Huntercombe Golf Club
At the turn of the twentieth century only coastal courses incorporated features that were both natural in appearance and attractive to the golfer. Though great strides had been made at places like Royal Worlington & Newmarket and Woking, man generally struggled to make inland golf anywhere near as engaging to play as links golf. His attempt at moving dirt was frequently heavy-handed, unnatural in appearance and failed to produce the strategic conundrums found on the great links.
Willie Park Junior changed much of that in 1901 when he opened three courses that established new design standards for inland golf. Those courses were Sunningdale, Notts and Huntercombe. Of the three, Park invested his own money in only Huntercombe, where he became the Managing Director of what he had hoped would become a successful real estate venture (alas, it didn’t). A descendant of one of golf’s most noted families, his father Willie Park Senior won the first Open Championship and three others. His uncle, Mungo, also became Open champion and the brothers made a further name for themselves by founding a well known golf club and ball company based in Musselburgh, Scotland. Park Junior himself won the Open in 1887 and 1889 while helping to run the family business. From this pedigree background, Park developed strong ideas as to what constituted good golf.
In 1900, a confident Park personally purchased Huntercombe Manor and over 900 acres and availed himself of another 113 acres of common ground. Alone, he drove the design of Huntercombe, free from committees or other outside influences. Huntercombe was a highly personalized design for Park and he poured everything into the course that he thought made the game enjoyable. Park needed to because motor cars had yet to grab hold in England and going for a game in the Chilterns forty miles west of London in Oxfordshire was far more time consuming than now.
Here is the description of Huntercombe from an early advertisement: “Situated on the Chiltern Hills, 700 feet above sea-level, playable all the year round, a perfect seaside course – inland, grand old turf, gravel and sand subsoil, health giving breezes, an ideal course for London golfers.” The best part? The virtues and playing characteristics promised hold nearly as true today as they did in 1901.
Two design features stand out at Huntercombe. One is the imaginative green contours and the other is the absence of artificial, man-made hazards (a.k.a. bunkers).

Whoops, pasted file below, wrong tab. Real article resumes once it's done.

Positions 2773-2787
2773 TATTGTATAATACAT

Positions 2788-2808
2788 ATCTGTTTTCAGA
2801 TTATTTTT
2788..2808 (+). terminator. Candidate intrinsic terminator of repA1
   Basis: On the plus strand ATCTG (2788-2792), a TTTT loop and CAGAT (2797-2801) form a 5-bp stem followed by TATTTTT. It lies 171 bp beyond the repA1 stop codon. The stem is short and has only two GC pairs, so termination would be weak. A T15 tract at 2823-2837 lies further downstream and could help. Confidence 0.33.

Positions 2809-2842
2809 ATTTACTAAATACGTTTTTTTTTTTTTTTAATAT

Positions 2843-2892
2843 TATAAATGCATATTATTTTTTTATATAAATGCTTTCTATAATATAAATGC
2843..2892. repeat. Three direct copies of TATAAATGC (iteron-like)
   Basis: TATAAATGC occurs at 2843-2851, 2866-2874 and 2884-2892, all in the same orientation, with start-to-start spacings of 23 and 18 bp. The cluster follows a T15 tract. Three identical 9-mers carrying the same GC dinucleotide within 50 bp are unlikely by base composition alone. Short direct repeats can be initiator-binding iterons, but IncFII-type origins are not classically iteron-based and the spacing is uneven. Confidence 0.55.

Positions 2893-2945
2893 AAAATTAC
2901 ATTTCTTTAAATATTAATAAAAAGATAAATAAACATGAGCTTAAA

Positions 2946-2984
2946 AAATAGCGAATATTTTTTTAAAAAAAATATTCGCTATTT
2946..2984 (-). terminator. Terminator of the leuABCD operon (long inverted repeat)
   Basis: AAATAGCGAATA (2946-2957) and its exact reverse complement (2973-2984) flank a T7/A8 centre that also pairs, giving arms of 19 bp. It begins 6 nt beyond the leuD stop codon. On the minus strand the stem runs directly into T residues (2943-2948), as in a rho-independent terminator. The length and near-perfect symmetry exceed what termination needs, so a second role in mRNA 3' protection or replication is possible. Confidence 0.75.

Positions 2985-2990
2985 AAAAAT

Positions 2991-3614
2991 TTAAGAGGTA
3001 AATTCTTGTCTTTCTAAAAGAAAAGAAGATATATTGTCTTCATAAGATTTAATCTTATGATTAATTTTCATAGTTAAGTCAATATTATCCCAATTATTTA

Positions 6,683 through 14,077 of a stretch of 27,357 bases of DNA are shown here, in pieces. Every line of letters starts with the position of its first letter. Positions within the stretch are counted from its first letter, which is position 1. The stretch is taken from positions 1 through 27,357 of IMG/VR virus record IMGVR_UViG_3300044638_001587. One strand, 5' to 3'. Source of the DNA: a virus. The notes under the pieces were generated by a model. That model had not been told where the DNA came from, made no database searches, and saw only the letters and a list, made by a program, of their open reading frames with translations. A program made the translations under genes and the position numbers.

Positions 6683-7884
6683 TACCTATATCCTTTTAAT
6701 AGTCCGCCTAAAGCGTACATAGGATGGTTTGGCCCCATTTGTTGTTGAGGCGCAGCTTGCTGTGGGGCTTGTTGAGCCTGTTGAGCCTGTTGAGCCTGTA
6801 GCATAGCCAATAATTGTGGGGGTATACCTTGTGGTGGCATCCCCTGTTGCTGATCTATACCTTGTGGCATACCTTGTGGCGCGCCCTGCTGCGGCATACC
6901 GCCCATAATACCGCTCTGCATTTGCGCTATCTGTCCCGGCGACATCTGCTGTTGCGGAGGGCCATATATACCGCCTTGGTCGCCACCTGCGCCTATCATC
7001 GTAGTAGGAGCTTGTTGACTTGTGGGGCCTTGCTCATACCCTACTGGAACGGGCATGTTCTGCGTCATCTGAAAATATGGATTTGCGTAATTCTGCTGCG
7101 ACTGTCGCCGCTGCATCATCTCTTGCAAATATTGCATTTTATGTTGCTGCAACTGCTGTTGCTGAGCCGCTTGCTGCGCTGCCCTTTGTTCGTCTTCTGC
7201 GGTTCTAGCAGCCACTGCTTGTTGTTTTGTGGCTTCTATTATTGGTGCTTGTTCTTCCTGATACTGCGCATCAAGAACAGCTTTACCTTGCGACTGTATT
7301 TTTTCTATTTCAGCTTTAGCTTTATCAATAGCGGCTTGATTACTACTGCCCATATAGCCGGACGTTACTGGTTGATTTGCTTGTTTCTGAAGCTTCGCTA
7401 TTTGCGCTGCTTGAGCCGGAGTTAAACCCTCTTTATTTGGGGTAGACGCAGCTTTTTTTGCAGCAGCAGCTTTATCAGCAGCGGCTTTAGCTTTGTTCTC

First, the greens and their surrounds: Bear in mind that the man who designed this course is the same one who later penned The Art of Putting. Highlighted by a four foot change in elevation in the fourth green and the famous three foot step-up at the much photographed eighth green, Huntercombe featured interior contours the likes of which had yet to be built on an inland course anywhere in the world. To put this in perspective, Charles Blair Macdonald, Walter Travis, Alister MacKenzie, A.W. Tillinghast, Perry Maxwell and others were still years away from building greens that would make each famous. Park and Huntercombe came first in a landmark moment in golf course architecture. Indeed, Harry S. Colt, the standard bearer of U.K. architects, never built a series of putting surfaces as bold as the ones at Huntercombe.
Greens such as the first, second, third, fourth, eighth, twelfth, thirteenth, and fifteenth need to be seen to be believed. To this day, they imbue the course with sparkle that few others possess. Clearly, Park, a Scot, was heavily influenced by the greens he saw at North Berwick, Prestwick and The Old Course at St. Andrews and he brought that knowledge south to Oxfordshire.
The other most remarkable design feature is Park’s use of hollows and depressions instead of bunkers. The course opened with less than twenty-five bunkers and today has only thirteen. People consider MacKenzie’s design of Augusta National to be revolutionary in this regard but Huntercombe pre-dates it by thirty-one years! Park employed centerline depressions and hollows that dictate the line of play with holes three, four, five, six, nine, thirteen, fourteen, fifteen, sixteen and seventeen all prime examples.